THE OBSOLESCENCE OF POLITICAL PARTIES

« Interview anachronique », par Alexandre Penasse.

Illustré par :

« MEETING WITH SIMONE WEIL

In these times of political mediocrity, where some and others dip into the taxpayer’s coffers, steal even from those who have nothing, resign, make themselves forgotten and then come back, where those who are not accused seem to be presumed guilty until their abusive practices are discovered, where even legal achievements are indecent and illegitimate, it is enlightening to read again the unpublished reflections of Simone Weil on the question of political parties: « If we entrusted the devil with the organization of public life, he could not imagine anything more ingenious. Our questions are answered by his reflections that are almost 80 years old. We find the vibration of words on our minds, invigorating our souls while opening TV, radio and newspapers in the hands of bureaucrats puts to sleep all revolutionary desires. 

Kairos: Simone Weil, when was the invention of parties? 

Simone Weil: The idea of party did not enter the French political conception of 1789, if not as an evil to be avoided. But there was the Jacobin Club. At first it was only a place for free discussion. It was not any kind of fatal mechanism that transformed him. It is only the pressure of the war and the guillotine that made it a totalitarian party. The factional struggles under the Terror were governed by the thought so well formulated by Tomsky: « One party in power and all the others in prison » . Thus on the continent of Europe totalitarianism is the original sin of the parties.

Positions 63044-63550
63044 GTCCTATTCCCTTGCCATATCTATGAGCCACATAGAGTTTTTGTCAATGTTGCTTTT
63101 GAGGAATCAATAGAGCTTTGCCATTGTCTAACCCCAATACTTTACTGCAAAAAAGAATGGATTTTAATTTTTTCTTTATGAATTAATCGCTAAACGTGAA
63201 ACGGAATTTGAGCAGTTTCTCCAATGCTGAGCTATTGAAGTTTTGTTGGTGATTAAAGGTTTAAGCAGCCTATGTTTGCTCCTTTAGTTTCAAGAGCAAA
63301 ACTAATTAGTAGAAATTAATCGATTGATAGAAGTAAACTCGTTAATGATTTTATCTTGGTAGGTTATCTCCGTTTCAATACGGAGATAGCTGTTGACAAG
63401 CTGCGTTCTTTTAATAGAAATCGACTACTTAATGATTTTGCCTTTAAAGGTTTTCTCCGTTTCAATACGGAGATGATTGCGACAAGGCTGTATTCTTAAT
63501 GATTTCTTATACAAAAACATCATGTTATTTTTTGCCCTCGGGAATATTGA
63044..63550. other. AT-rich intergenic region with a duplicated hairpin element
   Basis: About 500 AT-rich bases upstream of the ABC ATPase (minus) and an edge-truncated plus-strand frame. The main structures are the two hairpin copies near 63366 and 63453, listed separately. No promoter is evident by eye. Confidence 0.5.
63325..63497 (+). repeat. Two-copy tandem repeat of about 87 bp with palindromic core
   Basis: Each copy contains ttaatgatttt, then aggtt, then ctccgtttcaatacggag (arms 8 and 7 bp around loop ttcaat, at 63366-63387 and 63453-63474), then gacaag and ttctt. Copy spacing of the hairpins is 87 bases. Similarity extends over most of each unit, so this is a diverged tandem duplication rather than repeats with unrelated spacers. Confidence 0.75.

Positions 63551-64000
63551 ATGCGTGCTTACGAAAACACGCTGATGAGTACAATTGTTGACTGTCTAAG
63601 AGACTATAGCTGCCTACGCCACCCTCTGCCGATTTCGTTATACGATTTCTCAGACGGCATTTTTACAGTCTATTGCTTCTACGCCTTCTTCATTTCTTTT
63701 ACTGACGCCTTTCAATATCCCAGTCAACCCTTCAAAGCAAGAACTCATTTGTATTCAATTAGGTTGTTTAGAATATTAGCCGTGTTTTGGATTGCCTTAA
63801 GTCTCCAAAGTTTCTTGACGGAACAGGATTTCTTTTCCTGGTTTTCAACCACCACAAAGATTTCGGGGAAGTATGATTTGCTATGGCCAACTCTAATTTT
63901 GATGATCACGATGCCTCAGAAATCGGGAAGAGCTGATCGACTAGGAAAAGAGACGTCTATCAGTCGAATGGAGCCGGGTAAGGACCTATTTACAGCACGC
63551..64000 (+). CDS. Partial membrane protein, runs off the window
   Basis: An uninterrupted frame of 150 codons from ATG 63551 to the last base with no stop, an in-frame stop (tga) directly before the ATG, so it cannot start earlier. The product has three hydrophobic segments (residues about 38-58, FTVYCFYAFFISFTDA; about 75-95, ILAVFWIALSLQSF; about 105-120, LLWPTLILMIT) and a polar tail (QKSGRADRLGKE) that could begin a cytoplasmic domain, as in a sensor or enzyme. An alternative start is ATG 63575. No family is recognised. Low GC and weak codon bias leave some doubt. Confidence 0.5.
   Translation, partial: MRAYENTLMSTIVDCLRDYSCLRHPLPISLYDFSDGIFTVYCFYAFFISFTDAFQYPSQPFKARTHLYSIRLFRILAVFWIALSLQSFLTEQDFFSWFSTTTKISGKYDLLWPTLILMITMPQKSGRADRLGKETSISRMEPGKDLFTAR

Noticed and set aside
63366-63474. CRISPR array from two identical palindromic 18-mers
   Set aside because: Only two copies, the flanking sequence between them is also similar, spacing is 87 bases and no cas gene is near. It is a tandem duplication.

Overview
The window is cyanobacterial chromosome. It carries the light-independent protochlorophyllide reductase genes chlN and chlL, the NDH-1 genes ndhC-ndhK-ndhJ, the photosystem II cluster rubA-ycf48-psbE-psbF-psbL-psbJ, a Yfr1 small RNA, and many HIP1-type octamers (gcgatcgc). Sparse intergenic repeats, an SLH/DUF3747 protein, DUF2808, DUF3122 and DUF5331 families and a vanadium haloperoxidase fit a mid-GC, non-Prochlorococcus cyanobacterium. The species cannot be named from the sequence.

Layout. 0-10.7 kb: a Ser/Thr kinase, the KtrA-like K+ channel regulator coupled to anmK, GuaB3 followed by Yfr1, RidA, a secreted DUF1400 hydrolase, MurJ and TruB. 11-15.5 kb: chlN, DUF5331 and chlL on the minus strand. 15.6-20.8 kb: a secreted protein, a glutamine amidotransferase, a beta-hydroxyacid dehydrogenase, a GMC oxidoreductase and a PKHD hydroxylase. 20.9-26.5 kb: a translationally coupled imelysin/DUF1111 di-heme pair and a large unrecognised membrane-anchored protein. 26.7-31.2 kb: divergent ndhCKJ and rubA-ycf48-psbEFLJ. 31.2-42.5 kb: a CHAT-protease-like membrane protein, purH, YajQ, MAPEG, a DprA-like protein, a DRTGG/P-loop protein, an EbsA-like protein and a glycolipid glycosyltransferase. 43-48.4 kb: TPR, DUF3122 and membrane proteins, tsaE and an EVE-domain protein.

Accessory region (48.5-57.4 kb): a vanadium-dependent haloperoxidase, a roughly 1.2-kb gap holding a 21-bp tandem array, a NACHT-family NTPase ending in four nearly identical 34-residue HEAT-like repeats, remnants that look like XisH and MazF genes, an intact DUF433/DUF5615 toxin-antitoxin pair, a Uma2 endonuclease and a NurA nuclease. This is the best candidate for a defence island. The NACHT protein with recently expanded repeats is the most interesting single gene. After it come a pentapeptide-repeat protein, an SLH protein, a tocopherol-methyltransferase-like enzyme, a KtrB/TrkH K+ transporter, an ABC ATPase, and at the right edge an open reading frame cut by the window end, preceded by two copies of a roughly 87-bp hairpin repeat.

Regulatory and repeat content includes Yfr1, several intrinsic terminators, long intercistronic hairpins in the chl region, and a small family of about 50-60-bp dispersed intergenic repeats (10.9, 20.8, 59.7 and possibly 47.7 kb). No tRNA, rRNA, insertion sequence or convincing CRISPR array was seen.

But they are now more present than ever, should we consider banning them? 

It is on the one hand the heritage of the Terror, on the other hand the influence of the English example, which installed the parties in the European public life. The fact that they exist is no reason to keep them. Only the property is a legitimate reason for retention. The evil of political parties is obvious. The problem to be examined is whether there is a good in them that outweighs the bad and thus makes their existence desirable. 

What would be the criterion of goodness? 

It can only be truth, justice and, secondly, public utility. Democracy, the power of the majority, is not a good. They are means to the good, considered effective rightly or wrongly. If the Weimar Republic, instead of Hitler, had decided by the most rigorously parliamentary and legal means to put the Jews in concentration camps and to torture them to death with refinement, the torture would not have had an atom more legitimacy than it has now. This is not inconceivable. Only that which is just is legitimate. The crime and the lie are not in any case.